Assistant Professor Eric Lock is developing a method that will allow researchers to analyze different kinds of cancer and molecular cell data together.
Associate Professor Pamela Lutsey found that DOAC drugs appear to be just as safe to use as heparin and warfarin for treating venous thromboembolism in cancer patients.
The method developed by Assistant Professor Silvia Balbo may help researchers uncover the genetic chemistry leading to cancer development, which has broad applications ranging from understanding how toxins are affecting DNA in the body to developing tools to improve outcomes of chemotherapy.
Research by PhD student Mary Rooney links serious health risks to dichlorophenols, a chemical commonly found in a variety of products including chlorinated drinking water.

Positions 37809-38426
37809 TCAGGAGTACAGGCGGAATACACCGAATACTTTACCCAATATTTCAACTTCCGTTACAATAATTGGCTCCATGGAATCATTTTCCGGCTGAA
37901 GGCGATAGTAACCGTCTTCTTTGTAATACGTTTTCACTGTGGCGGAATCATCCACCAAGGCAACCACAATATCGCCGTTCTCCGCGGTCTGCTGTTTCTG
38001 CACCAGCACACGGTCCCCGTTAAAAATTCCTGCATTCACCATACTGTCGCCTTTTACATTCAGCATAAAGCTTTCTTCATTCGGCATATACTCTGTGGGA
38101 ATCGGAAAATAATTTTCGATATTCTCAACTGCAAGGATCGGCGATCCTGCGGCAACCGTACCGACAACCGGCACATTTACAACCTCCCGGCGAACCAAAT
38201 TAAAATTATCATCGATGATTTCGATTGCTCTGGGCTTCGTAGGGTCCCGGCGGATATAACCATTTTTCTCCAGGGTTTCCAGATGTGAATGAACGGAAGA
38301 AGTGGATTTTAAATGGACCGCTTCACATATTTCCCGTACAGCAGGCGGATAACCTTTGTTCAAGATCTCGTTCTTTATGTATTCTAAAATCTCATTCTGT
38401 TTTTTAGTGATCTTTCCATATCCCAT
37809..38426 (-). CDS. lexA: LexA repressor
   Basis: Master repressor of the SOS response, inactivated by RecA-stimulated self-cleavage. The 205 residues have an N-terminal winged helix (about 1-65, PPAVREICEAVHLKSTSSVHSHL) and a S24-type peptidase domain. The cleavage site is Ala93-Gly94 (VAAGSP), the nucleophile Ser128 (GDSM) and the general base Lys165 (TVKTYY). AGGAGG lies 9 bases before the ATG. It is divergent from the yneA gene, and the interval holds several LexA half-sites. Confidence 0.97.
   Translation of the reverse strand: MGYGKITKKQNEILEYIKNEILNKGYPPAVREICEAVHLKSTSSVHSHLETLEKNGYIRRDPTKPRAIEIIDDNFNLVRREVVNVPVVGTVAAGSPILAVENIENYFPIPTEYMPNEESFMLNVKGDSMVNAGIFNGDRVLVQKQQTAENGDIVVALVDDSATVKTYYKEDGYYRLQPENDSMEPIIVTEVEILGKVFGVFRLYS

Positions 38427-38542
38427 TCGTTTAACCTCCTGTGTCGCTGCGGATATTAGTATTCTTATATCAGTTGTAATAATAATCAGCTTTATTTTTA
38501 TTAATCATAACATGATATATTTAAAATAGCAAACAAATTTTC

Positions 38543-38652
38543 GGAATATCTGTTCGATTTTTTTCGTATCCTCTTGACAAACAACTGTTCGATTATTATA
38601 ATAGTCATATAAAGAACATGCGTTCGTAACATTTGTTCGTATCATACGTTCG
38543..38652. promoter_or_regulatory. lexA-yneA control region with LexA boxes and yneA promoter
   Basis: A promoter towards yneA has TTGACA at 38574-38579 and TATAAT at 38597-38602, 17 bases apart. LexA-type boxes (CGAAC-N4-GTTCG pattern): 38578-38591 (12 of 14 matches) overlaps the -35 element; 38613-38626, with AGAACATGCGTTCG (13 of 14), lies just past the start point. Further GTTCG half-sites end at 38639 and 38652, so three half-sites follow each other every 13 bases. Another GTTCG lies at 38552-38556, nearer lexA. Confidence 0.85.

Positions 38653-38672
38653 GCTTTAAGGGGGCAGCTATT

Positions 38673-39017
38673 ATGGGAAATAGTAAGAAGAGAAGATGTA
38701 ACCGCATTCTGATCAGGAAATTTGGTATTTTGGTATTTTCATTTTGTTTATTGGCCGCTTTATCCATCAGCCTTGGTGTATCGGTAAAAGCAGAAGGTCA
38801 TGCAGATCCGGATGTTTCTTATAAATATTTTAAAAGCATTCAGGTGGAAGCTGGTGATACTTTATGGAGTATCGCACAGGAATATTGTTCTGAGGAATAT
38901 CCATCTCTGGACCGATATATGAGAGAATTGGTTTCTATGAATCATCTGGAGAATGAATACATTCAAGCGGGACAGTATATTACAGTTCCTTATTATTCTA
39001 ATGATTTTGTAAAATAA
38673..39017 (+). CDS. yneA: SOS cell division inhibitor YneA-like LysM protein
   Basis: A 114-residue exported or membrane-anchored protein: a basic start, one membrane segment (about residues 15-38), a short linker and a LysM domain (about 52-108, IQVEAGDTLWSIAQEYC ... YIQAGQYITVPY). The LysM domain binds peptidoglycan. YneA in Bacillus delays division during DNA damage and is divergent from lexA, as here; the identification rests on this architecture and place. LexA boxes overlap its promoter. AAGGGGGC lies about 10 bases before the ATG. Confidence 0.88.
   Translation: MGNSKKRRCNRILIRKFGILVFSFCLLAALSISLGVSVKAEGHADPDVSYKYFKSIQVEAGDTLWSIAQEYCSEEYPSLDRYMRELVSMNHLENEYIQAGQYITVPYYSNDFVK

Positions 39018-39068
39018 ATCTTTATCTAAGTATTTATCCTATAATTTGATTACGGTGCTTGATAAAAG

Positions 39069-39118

Researcher and Associate Professor Irina Stepanov found that while e-cigarettes contain virtually no N-nitrosonornicotine (NNN) — a chemical that can cause oral cavity and esophageal cancer — the chemical can form in an e-cigarette user’s body when they take in nicotine through e-cigarettes.
Research from graduates Uzoma Abakporo (MPH, ‘15) and Abdirahman Hussein (MPH, ’15) examines the role of men in helping to raise HPV vaccination and cervical cancer screening rates in local Somali women and children.
Assistant Professor Silvia Balbo is on the American Society of Mass Spectrometry’s 2017 list of emerging investigators for her work searching for the causes of cancer rooted in human DNA.
A new study from alumna Shuling Li (PhD, ‘13) shows how chemo side-effects could cause kidney damage in elderly breast cancer patients.